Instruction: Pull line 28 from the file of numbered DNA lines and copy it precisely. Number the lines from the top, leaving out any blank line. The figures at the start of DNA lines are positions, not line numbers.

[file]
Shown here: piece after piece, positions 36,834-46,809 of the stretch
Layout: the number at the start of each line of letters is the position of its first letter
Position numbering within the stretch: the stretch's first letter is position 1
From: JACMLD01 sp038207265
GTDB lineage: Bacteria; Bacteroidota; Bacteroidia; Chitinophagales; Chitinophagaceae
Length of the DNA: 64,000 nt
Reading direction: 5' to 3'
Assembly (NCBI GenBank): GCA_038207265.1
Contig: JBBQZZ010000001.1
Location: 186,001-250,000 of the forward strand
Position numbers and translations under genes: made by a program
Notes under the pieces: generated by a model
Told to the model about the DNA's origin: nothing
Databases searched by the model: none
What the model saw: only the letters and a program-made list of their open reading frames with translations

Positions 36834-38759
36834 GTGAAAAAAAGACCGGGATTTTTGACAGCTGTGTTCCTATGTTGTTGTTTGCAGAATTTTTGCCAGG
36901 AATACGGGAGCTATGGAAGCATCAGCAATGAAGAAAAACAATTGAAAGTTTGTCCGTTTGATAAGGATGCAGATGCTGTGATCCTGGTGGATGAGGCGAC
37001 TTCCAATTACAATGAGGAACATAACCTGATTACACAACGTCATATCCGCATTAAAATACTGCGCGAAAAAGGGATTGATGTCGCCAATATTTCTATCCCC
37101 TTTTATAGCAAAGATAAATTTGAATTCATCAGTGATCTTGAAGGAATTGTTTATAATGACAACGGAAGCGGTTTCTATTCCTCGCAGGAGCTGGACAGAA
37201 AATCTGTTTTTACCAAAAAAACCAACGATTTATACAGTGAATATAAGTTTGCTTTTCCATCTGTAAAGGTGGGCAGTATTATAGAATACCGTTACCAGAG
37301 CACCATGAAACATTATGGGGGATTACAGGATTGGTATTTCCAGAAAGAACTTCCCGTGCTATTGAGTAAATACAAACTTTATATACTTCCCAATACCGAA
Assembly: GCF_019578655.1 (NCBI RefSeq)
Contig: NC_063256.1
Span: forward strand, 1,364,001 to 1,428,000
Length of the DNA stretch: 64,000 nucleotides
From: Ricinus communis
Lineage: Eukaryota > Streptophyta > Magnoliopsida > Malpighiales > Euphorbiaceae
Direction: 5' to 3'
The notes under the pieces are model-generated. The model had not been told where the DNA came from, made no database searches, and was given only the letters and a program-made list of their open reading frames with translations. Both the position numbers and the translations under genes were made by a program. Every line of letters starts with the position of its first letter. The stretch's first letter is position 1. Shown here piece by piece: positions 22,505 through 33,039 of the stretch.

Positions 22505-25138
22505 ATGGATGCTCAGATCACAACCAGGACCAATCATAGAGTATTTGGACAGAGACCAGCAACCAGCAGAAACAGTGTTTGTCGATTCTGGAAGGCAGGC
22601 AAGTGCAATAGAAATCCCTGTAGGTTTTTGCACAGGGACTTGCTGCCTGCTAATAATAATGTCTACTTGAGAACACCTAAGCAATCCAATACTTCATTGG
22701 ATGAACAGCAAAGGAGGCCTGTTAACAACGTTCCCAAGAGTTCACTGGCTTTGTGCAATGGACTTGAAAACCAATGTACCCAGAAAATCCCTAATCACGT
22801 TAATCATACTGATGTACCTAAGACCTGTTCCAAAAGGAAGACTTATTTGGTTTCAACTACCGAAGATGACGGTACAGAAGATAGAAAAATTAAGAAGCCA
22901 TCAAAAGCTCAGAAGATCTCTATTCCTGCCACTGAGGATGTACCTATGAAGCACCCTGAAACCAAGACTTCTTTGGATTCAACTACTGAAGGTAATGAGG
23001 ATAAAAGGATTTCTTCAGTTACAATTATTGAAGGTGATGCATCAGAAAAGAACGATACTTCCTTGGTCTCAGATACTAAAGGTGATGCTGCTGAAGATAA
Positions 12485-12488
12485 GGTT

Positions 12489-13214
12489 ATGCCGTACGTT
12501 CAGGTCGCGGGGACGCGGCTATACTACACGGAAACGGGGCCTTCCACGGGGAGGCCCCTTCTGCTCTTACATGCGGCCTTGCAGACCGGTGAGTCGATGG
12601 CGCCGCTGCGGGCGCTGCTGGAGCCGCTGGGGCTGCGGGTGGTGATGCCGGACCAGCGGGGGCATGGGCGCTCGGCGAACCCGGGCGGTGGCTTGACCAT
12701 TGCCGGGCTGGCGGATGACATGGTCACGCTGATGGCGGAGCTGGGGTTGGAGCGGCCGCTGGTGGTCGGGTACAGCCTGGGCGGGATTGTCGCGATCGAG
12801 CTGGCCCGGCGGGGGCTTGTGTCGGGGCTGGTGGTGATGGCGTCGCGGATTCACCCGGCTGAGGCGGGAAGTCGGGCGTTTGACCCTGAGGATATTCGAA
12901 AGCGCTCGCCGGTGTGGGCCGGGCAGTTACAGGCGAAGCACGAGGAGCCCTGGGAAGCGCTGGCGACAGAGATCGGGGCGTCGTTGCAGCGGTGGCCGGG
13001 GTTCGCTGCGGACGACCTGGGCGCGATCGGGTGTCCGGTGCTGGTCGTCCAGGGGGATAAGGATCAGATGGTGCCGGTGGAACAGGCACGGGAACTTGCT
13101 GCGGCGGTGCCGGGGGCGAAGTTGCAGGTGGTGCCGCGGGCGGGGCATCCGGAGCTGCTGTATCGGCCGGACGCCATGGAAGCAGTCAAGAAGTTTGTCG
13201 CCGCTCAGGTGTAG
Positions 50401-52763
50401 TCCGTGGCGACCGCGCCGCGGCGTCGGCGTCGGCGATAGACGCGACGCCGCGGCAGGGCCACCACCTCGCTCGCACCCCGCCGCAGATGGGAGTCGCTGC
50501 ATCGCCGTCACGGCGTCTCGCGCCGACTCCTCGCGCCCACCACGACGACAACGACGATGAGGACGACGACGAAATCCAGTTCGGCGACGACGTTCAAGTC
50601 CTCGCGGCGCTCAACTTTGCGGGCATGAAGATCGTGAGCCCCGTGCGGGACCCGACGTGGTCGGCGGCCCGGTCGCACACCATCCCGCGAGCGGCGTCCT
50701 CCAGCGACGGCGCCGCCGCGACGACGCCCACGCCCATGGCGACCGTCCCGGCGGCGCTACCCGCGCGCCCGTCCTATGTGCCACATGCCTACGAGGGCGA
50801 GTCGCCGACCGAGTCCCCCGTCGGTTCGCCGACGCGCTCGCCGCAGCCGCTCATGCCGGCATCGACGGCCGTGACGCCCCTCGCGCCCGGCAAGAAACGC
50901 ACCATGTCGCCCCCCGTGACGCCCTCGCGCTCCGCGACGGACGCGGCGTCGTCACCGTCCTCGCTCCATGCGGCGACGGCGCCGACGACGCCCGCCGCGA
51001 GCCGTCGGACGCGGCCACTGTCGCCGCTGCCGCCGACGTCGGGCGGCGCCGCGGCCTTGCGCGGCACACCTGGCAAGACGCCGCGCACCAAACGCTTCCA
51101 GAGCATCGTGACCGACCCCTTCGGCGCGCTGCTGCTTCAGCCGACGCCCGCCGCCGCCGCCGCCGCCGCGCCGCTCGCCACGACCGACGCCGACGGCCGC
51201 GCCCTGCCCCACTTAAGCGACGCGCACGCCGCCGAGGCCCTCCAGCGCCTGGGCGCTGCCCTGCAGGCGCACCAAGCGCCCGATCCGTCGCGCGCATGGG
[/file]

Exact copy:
Lineage: Eukaryota > Streptophyta > Magnoliopsida > Malpighiales > Euphorbiaceae